How a West Yorkshire family mobilised a Polish town to help those fleeing war-torn Ukraine

  • ITV News reporter Katie Oscroft reports from Poland, where a huge humanitarian aid convoy has arrived from West Yorkshire

Taisa almost breaks down as she explains how her extended family had fled Kyiv in Ukraine.

"Some bad men from Russia, they attacked us with tanks," she says. "Children hear the sound and in the night when we are asleep we see this sight outside – it’s really dangerous."

Taisa is among 13 now sharing one large room in Lewin Brzeski – a Polish town, 300 miles from where they crossed the border and further from the besieged city they call home. Three of them share one of the beds.

The "scars" they bear become apparent when the children cower from the noises they hear outside, which they mistakenly fear are tanks.

But they are safe and they enjoy the relative comforts of food and water. Unlike some family members and friends left behind.

"Now we are here and it's very good," Taisa says.

"Thank-you very much all the people who have helped us and the people from my country."

Lewin Brzeski is more than 1,000 miles from Keighley

Over and over again she asks me to thank the people who had helped her and who were continuing to help Ukrainians.

Some of that gratitude is for people she has never met and probably never will – the residents of Keighley and Bradford, more than 1,000 miles away in West Yorkshire.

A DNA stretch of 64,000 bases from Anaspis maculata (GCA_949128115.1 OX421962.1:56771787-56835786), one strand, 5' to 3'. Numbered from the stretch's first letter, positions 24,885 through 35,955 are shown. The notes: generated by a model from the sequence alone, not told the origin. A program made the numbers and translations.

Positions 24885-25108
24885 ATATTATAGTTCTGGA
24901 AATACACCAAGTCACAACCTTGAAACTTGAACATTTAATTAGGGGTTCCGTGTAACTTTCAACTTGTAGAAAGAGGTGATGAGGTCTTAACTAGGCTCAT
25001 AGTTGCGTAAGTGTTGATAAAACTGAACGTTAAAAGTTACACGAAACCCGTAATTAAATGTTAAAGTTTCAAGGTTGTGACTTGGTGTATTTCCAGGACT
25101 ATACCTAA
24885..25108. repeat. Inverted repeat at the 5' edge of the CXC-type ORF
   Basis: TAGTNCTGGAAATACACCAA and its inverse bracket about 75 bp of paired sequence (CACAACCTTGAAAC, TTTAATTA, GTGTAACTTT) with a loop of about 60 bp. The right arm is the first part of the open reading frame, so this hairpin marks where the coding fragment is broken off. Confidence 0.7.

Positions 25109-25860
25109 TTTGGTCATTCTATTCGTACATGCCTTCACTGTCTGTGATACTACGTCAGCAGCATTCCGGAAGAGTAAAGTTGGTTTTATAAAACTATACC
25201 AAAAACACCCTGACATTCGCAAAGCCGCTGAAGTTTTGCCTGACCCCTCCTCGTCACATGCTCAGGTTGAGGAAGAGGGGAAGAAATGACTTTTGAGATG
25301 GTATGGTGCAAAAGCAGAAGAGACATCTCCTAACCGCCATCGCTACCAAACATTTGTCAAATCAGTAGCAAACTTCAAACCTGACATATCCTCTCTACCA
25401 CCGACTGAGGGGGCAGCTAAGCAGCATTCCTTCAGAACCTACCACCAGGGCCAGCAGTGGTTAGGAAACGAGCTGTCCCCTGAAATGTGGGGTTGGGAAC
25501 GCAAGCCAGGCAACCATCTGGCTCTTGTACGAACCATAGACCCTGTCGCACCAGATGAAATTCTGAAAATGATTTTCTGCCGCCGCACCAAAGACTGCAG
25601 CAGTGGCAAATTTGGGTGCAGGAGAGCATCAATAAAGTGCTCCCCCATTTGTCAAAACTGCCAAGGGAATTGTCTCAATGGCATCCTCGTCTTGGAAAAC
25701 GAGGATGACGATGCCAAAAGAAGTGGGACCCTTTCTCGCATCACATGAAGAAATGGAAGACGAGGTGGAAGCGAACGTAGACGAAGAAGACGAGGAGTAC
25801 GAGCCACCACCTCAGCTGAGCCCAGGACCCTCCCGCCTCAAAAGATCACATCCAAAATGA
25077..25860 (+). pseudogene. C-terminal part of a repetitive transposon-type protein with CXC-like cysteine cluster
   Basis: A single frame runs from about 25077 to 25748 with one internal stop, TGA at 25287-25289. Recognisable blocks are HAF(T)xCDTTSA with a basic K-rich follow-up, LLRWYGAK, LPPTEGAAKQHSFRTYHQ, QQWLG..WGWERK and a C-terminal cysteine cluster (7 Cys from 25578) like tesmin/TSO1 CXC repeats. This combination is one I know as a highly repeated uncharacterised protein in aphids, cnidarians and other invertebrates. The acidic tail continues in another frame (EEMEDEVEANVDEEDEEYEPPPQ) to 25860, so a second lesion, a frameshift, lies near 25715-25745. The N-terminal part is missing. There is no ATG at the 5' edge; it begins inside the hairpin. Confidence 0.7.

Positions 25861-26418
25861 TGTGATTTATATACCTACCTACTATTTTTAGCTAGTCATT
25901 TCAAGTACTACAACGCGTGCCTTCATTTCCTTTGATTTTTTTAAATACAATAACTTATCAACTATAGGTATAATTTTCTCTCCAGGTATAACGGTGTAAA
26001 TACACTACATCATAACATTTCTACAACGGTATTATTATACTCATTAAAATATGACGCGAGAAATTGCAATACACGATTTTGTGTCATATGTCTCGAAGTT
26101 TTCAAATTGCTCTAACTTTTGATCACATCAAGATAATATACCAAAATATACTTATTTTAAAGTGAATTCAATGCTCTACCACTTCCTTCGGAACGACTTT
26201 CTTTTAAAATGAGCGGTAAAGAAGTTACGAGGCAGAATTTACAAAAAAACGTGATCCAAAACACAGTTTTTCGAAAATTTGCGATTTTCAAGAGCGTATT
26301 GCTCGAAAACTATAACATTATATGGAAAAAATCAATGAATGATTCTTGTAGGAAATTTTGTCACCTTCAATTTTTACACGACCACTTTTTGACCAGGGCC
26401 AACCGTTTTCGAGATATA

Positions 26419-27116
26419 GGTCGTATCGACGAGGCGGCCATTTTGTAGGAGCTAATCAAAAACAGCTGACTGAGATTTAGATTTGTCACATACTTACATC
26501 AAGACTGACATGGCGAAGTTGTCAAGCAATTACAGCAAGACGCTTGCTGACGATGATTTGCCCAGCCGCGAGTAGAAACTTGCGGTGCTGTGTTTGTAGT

In a unique partnership those towns have joined forces with Lewin Brzeski, a sleepy, rural settlement in the south west of Poland.

An unlikely bond has formed, a common mission to help displaced Ukrainian refugees.

One family has brought this about. Alex Marcinkowska has her Polish roots in Lewin Brzeski. Her children Dominika and Julia, now 22 and 17, were born before she moved to England and settled in Bradford.

She galvanised support at the Good Shepherd Centre in Keighley, where people donated four container loads of supplies.

From there they were loaded onto lorries, before making the two-day trip across Europe to Lewin Brzeski, to be met by Alex, her daughters and an army of volunteers.

What happened next was quite extraordinary. Everyone formed a human chain and loaded box upon box of aid into the town's gym.

Aid is unpacked in the town's local gym Credit: Katie Oscroft

The Deputy Mayor of Lewin Brzeski, Dariusz Sleazy, was one of those in the chain. He told me he normally does karate in the gym, but it has now been commandeered to store supplies until they are distributed.

Some will go to refugees like Taisa, some will go to places closer to the border.

I asked several people what prompts Polish people so far from the Ukrainian border to welcome strangers into their home and time after time I was told, "this is what we do, it is our duty".

The community spirit evident in this town does not stop here and they are preparing to look after a total of 700 refugees. The population of Lewin Brzeski is not quite 6,000.

They are grateful too for the kindness of people in Yorkshire who have sent aid, and will be sending more.

But they are also nervous of how this war will develop and when it will end.

Taisa tells me: "My mum stayed in the motherland to look after animals and so we are really worried about family back there."